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Alpuk, also called the Central Basin, was the largest of the three regions of the Great Glacier[1] and the home of the Iulutiun people.[2]

GeographyEdit

The Great Glacier was naturally divided into three regions. The largest region was Alpuk, located in the southwest and bordered by the Uppuk River in the north, the Tuutsaas Chain in the west, the Lugsaas Chain in the south, and the Keryjek Ridge in the east. The region of Angalpuk was to the east, and Nakvaligach to the north.[1]

Alpuk encompassed the two largest seas in the Great Glacier, the Nakalpgotak and the Lugalpgotak. The mysterious mountainous region known as Novularond, home of frost giants and arctic dwarves,[3] was also within its borders.[1]

Most of the land was at a low elevation, but the ground was rough and occasionally contained rolling hills.[1]

WeatherEdit

Average temperatures in Alpuk ranged from −30 °F (−34 °C) to 35 °F (2 °C)[1] from Mirtul to Kythorn[5] with a daytime average of 15 °F (−9 °C) and a nighttime average of −15 °F (−26 °C).[1] In the month of Flamerule,[5] temperatures ranged from 0 °F (−18 °C) to 50 °F (10 °C) with a daytime average of 30 °F (−1 °C) and a nighttime average of 10 °F (−12 °C).[1] During the months of Eleasis through Uktar,[5] they ranged from −35 °F (−37 °C) to 20 °F (−7 °C). The daytime average was 10 °F (−12 °C) and the nighttime average −20 °F (−29 °C).[1] The winters were bitter and long. Temperatures fell as low as −75 °F (−59 °C)[1] from Nightal to Tarsakh[5] and rarely rose any higher than −10 °F (−23 °C). The average temperatures for winter were −35 °F (−37 °C) during the day and −55 °F (−48 °C) at night. Strong winds could make them temperatures seem even colder.[1] These usually blew from the north or the south.[6]

Only five to eight inches (thirteen to twenty centimeters) of precipitation fell on Alpuk per year on average.[5]

The ice depth over much of Alpuk was between 200 and 500 feet (60–150 m), though it thinned to as little as five to ten feet (one and a half to three meters) in some areas.[5] Because of this, traditional building materials, such as mud, stone, or wood were hard to come by.[7]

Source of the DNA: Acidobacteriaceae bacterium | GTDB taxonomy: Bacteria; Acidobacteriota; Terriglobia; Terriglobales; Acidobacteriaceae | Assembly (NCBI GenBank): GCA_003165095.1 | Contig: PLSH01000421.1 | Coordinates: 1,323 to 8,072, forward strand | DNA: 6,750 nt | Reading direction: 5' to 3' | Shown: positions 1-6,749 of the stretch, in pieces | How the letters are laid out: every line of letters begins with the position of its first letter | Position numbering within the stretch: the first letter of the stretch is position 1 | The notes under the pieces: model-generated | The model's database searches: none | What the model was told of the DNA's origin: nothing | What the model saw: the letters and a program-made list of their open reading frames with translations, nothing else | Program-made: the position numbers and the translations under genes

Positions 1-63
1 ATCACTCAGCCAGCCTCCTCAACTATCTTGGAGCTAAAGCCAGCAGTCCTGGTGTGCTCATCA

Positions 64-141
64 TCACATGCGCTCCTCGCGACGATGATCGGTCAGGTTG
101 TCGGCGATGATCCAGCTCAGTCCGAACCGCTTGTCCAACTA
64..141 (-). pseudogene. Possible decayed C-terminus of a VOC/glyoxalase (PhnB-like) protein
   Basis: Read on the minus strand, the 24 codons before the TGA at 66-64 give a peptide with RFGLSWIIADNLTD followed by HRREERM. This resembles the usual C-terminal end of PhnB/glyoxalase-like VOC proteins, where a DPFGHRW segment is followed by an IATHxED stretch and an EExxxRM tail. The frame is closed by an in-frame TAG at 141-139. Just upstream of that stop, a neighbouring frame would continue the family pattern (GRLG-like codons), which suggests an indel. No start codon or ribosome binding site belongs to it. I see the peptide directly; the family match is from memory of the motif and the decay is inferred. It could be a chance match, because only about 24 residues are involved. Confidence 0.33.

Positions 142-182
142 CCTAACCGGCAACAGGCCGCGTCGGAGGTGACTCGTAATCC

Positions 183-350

Flora & FaunaEdit

Wild caribou herds lived in the hills and mountains of Alpuk, though not nearly in the large numbers seen east in Angalpuk.[8] The strange creatures known as "walrus dogs", or kupuk, lived wild in Alpuk and were often tamed by the Ulutiuns.[3] Seals were plentiful within the two great lakes of Alpuk. The white-furred heteff breed of sled dog was also native to the region.[9]

Two monsters lived in Alpuk that caused fear among its people—white dragons and the bizarre centipede-like tirichik.[10]

Very little vegetation grew in Alpuk. A few exceptions were mikka, a mint-flavored, black lichen growing near streams, and seal berries, found on the shore of the Lugalpgotak Sea.[11]

HistoryEdit

Alpuk was first settled by humans in −1648 DR by hunters and explorers from Sossal, who were ambushed by a tirichik and then lost. They eventually found their way to the Lugalpgotak Sea and settled around its shores.[2]

Notable LocationsEdit

Imajuvisik 
A small village of skilled hunters.[12]
Jukum 
The second-largest settlement in Alpuk.[11]
Keryjek Ridge 
The eastern border of Alpuk.[13]
Lilinuk 
The largest settlement on the Great Glacier.[14]
Lugalpgotak Sea 
The largest body of water on the Great Glacier.[14]
Uppuk River 
The largest river of the Great Glacier and the northern border of Alpuk.[15]

InhabitantsEdit

The primary inhabitants of Alpuk were the Iulutiun tribes, descendents of the first settlers from Sossal.[2] The estimated population of Iulutiuns in 1359 DR was between 42,500 and 63,750, and this accounted for about 85% of the total human population of the Great Glacier.[4] The most populous areas were around the two great seas.[16]

Arctic dwarves, known as Innugaakalikurit, and frost giants also lived in Alpuk.[3]

ReferencesEdit

  1. 1.00 1.01 1.02 1.03 1.04 1.05 1.06 1.07 1.08 1.09 1.10 Rick Swan (1992). The Great Glacier. (TSR, Inc), p. 10. ISBN 1-56076-324-8.
  2. 2.0 2.1 2.2 2.3 Rick Swan (1992). The Great Glacier. (TSR, Inc), p. 6. ISBN 1-56076-324-8.
  3. 3.0 3.1 3.2 3.3 Rick Swan (1992). The Great Glacier. (TSR, Inc), p. 54. ISBN 1-56076-324-8.
  4. 4.0 4.1 Rick Swan (1992). The Great Glacier. (TSR, Inc), p. 19. ISBN 1-56076-324-8.
  5. 5.0 5.1 5.2 5.3 5.4 5.5 Rick Swan (1992). The Great Glacier. (TSR, Inc), p. 11. ISBN 1-56076-324-8.
  6. Rick Swan (1992). The Great Glacier. (TSR, Inc), p. 30. ISBN 1-56076-324-8.
  7. Rick Swan (1992). The Great Glacier. (TSR, Inc), p. 29. ISBN 1-56076-324-8.
  8. Rick Swan (1992). The Great Glacier. (TSR, Inc), p. 53. ISBN 1-56076-324-8.
  9. Rick Swan (1992). The Great Glacier. (TSR, Inc), p. 53. ISBN 1-56076-324-8.
  10. Rick Swan (1992). The Great Glacier. (TSR, Inc), p. 56. ISBN 1-56076-324-8.
  11. 11.0 11.1 Rick Swan (1992). The Great Glacier. (TSR, Inc), p. 57. ISBN 1-56076-324-8.
  12. Rick Swan (1992). The Great Glacier. (TSR, Inc), p. 62. ISBN 1-56076-324-8.
  13. Rick Swan (1992). The Great Glacier. (TSR, Inc), p. 63. ISBN 1-56076-324-8.
  14. 14.0 14.1 Rick Swan (1992). The Great Glacier. (TSR, Inc), p. 64. ISBN 1-56076-324-8.
  15. Rick Swan (1992). The Great Glacier. (TSR, Inc), p. 69. ISBN 1-56076-324-8.
  16. Rick Swan (1992). The Great Glacier. (TSR, Inc), p. 20. ISBN 1-56076-324-8.

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